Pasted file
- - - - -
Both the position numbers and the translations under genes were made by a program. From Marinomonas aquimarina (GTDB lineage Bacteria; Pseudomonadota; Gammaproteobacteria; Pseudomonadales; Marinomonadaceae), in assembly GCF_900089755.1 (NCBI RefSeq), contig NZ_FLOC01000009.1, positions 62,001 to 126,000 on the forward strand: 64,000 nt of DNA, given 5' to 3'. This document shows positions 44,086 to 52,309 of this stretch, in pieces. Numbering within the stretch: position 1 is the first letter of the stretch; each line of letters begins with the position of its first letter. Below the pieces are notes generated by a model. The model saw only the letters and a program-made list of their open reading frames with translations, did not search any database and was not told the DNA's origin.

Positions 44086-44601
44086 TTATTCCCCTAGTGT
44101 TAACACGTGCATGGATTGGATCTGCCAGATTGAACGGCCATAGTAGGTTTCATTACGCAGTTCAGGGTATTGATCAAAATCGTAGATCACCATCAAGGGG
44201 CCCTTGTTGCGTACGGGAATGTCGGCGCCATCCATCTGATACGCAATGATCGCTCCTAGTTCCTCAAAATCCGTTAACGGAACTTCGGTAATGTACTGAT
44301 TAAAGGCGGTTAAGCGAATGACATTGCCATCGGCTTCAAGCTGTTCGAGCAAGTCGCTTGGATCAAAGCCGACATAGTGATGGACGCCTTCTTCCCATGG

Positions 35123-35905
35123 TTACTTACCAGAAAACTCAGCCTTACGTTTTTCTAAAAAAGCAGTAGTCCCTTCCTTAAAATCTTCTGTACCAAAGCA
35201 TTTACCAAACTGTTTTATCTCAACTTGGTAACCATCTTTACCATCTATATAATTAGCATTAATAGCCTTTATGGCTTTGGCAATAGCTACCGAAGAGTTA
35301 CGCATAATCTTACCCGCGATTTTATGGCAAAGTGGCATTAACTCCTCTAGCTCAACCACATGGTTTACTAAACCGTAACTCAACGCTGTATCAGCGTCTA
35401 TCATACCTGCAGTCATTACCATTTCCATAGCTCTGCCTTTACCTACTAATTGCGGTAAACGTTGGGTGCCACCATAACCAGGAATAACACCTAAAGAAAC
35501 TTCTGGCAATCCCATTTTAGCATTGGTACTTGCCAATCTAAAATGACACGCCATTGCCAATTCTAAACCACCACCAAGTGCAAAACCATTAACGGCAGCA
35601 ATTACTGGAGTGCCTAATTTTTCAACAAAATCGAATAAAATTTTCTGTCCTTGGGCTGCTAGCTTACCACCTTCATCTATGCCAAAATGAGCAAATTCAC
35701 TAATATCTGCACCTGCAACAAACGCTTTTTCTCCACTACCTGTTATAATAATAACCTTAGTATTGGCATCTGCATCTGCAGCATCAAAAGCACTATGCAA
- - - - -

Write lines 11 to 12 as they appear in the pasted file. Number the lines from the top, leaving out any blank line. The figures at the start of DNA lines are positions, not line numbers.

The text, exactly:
35401 TCATACCTGCAGTCATTACCATTTCCATAGCTCTGCCTTTACCTACTAATTGCGGTAAACGTTGGGTGCCACCATAACCAGGAATAACACCTAAAGAAAC
35501 TTCTGGCAATCCCATTTTAGCATTGGTACTTGCCAATCTAAAATGACACGCCATTGCCAATTCTAAACCACCACCAAGTGCAAAACCATTAACGGCAGCA